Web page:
Google to Promote Affiliate Product Ads in Search Results

Google Becomes an Affiliate

Blogoscoped scooped an email to a Google advertiser promoting Google Product Ads:

Product ads are paid product listings that appear when users search for products on Google. Through participation in the Google Affiliate Network product ads beta program, you can promote your products to users actively searching for your products and pay only when users make a purchase on your site.
Google product ads will feature product specific information directly in the ad such as price and product image. During the beta program, Google will be testing to identify the most effective ad formats. Google product ads will complement standard text ads on and will run independently during the beta.

And these ads could eventually create a near perfect marketplace. Google automatically targets the ads based on your Google Base feed. Either you are descriptive and give Google lots of information that they can commoditize, or you get limited exposure. And as far as pricing goes...

How are these ads ranked?
Ad Rank = Commission × Quality Score. The quality score takes into account the relevance of your product to the user’s query, conversion rate of the query and the matched product ad on Google, your account history, and other relevant factors.

Either you have the maximum visitor value and hand over the maximum profit share to Google or you get limited exposure.

And the ads will have more information in them than organic search results do:

Unlike text ads, product ads will “feature product specific information directly in the ad such as price and product image,” according to the email Google sent some advertisers inviting them to try out the ads this week. Google said that it would continue to work on the most effective format for the ads and that the ads would “complement standard text ads on”

Search & Semantic Web Pulls Value From Domains

This move fits in with John Andrews' recent post Search Engines want to Eliminate Domain Names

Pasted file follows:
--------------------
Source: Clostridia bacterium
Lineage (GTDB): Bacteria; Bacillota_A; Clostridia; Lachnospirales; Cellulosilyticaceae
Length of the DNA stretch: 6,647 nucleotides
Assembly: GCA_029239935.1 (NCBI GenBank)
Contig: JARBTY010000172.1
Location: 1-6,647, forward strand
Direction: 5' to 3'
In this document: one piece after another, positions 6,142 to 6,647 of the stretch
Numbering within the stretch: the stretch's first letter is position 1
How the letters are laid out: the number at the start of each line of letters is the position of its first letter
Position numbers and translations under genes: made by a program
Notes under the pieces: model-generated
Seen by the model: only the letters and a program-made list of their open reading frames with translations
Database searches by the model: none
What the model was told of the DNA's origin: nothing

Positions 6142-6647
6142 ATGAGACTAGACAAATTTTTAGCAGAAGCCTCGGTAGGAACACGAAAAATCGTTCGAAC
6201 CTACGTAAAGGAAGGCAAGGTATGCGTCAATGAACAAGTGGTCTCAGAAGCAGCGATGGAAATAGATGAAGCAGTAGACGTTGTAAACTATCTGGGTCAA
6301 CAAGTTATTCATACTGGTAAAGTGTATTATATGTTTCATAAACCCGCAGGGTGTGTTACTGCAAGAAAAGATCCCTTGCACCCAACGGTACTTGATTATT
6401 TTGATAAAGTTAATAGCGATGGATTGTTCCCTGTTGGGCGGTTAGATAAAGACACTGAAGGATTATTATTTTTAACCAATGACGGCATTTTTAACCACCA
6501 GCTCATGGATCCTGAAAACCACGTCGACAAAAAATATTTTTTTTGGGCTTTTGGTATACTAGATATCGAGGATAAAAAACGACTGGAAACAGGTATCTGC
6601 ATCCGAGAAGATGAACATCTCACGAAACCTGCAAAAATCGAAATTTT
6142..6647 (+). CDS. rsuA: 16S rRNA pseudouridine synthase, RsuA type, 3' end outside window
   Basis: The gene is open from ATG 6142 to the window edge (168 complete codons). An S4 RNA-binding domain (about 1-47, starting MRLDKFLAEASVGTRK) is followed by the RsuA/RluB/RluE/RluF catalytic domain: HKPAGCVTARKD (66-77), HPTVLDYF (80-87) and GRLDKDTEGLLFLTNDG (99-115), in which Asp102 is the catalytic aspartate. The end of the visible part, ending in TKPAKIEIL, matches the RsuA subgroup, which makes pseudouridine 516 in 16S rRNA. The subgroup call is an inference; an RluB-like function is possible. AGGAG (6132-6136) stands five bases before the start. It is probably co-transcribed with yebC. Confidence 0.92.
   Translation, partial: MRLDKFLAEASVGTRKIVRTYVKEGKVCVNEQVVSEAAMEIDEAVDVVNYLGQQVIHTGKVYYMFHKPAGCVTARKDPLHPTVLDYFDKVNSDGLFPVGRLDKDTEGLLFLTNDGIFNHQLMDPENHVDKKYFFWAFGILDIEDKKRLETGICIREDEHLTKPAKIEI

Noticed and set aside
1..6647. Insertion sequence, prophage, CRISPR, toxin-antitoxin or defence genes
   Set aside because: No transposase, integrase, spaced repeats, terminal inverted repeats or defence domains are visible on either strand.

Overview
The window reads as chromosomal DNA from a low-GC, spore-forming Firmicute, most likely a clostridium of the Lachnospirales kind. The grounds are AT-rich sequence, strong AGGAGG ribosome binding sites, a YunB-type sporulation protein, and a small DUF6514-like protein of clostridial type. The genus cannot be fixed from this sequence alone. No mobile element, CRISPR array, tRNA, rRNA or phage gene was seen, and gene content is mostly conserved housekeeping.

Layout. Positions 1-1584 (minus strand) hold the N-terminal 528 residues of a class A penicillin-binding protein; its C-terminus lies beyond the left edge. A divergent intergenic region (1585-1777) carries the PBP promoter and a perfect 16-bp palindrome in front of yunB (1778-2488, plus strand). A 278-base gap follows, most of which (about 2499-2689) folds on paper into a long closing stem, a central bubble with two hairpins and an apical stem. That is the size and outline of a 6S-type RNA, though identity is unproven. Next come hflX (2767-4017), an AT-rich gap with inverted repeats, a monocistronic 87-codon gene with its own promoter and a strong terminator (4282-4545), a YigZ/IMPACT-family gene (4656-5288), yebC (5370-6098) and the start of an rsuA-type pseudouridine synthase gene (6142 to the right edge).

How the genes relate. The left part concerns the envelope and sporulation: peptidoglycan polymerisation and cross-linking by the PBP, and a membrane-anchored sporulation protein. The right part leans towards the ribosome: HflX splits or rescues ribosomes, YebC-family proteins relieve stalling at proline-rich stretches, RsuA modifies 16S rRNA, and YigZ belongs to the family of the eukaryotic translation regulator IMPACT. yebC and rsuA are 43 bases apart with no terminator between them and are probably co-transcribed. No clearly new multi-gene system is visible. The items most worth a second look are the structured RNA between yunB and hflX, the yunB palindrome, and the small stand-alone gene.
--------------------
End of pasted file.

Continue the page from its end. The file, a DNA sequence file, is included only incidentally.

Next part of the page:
We call developed domain names “assets” because we have difficulty accounting for that stored value. Accounting methods allow for “intangible assets” such as “intellectual property” and “good will”. If you build a successful site, you do it on a domain. When the site is no longer active, the domain retains a significant amount of “stored value” from the previous market success.

Search engines want to take back that stored value, or perhaps keep it for themselves. On many fronts, the domain name is in the way.

Could Google Open Up to Lead Generation Markets?

Google also launched a click to find out what's here option. When you think of how they carved out a dominant position in the map market, how they have aggressively pushed maps into the search results (even for some queries that lack local modifiers), and how they have merchants upload product feeds, what is to prevent Google from offering inventory data and hotel booking experiences right in Google's search results?

Seedy & scammy offers will continue to be pushed through AdWords/AdSense so Google can keep an arm's length distance from liability, but what happens to the CPA affiliate market (and small affiliate networks and thin affiliate sites) when the #1 lead source for most legitimate merchants is

  • Will they force brands to pay for leads that are already driven based on brand?
  • Can they push the "organic" results down far enough to make the CPA option more appealing to merchants?
  • What lead channel could possibly be anywhere near as clean as the #1 search engine (especially when the search engine basically acts in the role of direct navigation)?
  • If this is successful will it kill many affiliate networks? Might that give Google more room to lower AdSense partner payouts?
  • If they are too aggressive with ad integration might they drive searchers to Bing or Bleko?

Twitter Looking at Ecommerce Too

A Twitter board member confirmed commerce is going to be part of the Twitter revenue strategy as well:

“Commerce-based search businesses monetize extremely well, and if someone says, ‘What treadmill should I buy?’ you as the treadmill company want to be there,” [Todd] Chaffee said. “As people use Twitter to get trusted recommendations from friends and followers on what to buy, e-commerce navigation and payments will certainly play a role in Twitter monetization.”

I could only imagine that those relationships will be affiliate driven.

Legitimizing Affiliate Marketing

Generally central networks have taken a dim view of affiliate marketing because it competes with their business model, but once they become themselves that will surely go away. Yahoo! already has a lot of affiliate relationships. Google's test is only a beta, but even if it fails they will try something similar again. They have to keep evolving their model to keep growing revenues.

Published: June 20, 2009 by Aaron Wall in google


June 20, 2009 - 8:13pm